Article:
Problem with standard SQL. I Queries must incorporate temporal semantics explicitly. I In general, this is complex and error prone. I Recursive queries involving time may be invalid w.r.t. SQL.

    ⇒ Contribution: temporal data model and query language for debugging.

    Temporal Data Model for Program Debugging DBPL 2011

  • Next...

    1 Temporal Data Model

    2 Recursive Query Evaluation

    Temporal Data Model for Program Debugging DBPL 2011

  • Temporal Data Model

    Point-based temporal model.

    Execution represented as a sequence of events.

    An event happens at a discrete time point and encodes a state change.

    Conceptually, each instant of execution is associated with a state.

    Query language with clean, declarative syntax and clear semantics.

    ⇒ Storing execution states for every time point is impractical.

    Temporal Data Model for Program Debugging DBPL 2011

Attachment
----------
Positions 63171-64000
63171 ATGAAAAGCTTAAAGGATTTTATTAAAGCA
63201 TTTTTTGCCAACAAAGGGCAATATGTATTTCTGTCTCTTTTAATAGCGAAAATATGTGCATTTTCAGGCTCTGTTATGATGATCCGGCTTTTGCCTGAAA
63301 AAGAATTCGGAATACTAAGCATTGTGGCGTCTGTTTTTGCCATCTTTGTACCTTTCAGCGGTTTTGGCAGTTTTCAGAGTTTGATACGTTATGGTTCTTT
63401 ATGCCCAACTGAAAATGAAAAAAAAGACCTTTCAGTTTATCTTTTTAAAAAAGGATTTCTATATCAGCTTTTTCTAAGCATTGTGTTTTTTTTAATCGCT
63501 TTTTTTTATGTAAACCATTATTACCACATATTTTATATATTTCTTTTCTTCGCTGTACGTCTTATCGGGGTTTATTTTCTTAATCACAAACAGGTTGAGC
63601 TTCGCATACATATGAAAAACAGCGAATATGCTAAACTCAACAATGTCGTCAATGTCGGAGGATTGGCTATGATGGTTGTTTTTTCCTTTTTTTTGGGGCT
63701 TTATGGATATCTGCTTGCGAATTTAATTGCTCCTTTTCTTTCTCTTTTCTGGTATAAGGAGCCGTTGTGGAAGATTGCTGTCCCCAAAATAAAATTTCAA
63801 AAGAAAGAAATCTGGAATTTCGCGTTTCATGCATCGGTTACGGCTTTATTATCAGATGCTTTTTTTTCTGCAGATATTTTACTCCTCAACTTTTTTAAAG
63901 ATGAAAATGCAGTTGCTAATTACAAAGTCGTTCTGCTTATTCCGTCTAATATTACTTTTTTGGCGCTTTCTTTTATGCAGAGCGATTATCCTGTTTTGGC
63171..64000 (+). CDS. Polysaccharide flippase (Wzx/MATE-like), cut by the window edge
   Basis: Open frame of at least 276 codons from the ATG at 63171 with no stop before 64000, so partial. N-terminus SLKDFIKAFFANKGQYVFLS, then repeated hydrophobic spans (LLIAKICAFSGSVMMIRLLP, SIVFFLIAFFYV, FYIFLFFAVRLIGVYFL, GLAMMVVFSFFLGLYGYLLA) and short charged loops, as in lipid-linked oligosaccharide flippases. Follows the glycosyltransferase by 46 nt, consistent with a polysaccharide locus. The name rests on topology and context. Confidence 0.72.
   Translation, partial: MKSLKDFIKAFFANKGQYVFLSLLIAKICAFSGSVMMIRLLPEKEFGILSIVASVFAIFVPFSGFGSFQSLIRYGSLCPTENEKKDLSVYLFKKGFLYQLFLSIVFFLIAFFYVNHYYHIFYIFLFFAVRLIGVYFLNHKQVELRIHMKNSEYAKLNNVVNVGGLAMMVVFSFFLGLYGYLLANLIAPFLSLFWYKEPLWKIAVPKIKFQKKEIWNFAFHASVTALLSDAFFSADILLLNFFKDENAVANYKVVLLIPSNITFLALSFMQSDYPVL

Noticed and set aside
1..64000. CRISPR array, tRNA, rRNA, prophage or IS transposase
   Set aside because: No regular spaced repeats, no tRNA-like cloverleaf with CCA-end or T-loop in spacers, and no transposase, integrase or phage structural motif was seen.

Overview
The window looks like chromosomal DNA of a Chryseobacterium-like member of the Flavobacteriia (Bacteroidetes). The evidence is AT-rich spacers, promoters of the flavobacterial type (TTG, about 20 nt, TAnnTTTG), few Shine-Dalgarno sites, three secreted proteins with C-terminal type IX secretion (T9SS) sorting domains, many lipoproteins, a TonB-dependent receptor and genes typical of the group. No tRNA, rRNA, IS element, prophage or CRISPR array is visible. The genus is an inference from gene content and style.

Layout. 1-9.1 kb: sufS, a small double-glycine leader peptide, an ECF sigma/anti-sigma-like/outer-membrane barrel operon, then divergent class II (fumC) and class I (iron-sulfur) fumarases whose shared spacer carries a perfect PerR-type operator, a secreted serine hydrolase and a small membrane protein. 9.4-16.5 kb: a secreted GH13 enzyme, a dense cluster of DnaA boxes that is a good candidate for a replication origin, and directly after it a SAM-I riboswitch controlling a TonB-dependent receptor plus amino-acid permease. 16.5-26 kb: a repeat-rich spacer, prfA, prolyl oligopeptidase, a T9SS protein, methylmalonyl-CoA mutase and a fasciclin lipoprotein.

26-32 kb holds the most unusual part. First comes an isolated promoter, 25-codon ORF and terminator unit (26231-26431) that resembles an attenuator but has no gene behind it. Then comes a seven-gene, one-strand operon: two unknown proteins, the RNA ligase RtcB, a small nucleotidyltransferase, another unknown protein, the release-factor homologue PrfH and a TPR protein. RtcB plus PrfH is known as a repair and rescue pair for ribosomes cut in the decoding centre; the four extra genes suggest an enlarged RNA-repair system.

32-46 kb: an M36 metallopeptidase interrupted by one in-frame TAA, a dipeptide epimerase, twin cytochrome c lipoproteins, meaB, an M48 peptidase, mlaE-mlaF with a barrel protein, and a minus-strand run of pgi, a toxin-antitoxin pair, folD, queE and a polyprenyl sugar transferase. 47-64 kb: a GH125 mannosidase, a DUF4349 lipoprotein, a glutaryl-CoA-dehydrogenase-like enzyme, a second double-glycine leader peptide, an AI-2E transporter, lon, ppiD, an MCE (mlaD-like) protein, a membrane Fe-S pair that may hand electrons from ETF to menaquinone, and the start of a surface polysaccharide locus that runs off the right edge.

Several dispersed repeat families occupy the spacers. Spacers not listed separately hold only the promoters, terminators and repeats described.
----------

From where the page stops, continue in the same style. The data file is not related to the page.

• Temporal Data Model

    Interval-based temporal model.

    Efficent representation. Query language subject to a number of problems: I Syntax for constructing intervals and accessing interval endpoints. I Coalescing to guarantee correctness of results. I Representation-dependent queries. I Defining the semantics of the language is complex.

    ⇒ Separate the conceptual data from its representation.

    Temporal Data Model for Program Debugging DBPL 2011

  • Temporal Data Model

    Abstract Temporal Database (ATDB).

    Actual interface with user.

    Point-based temporal model.

    Temporal information is representation-independent.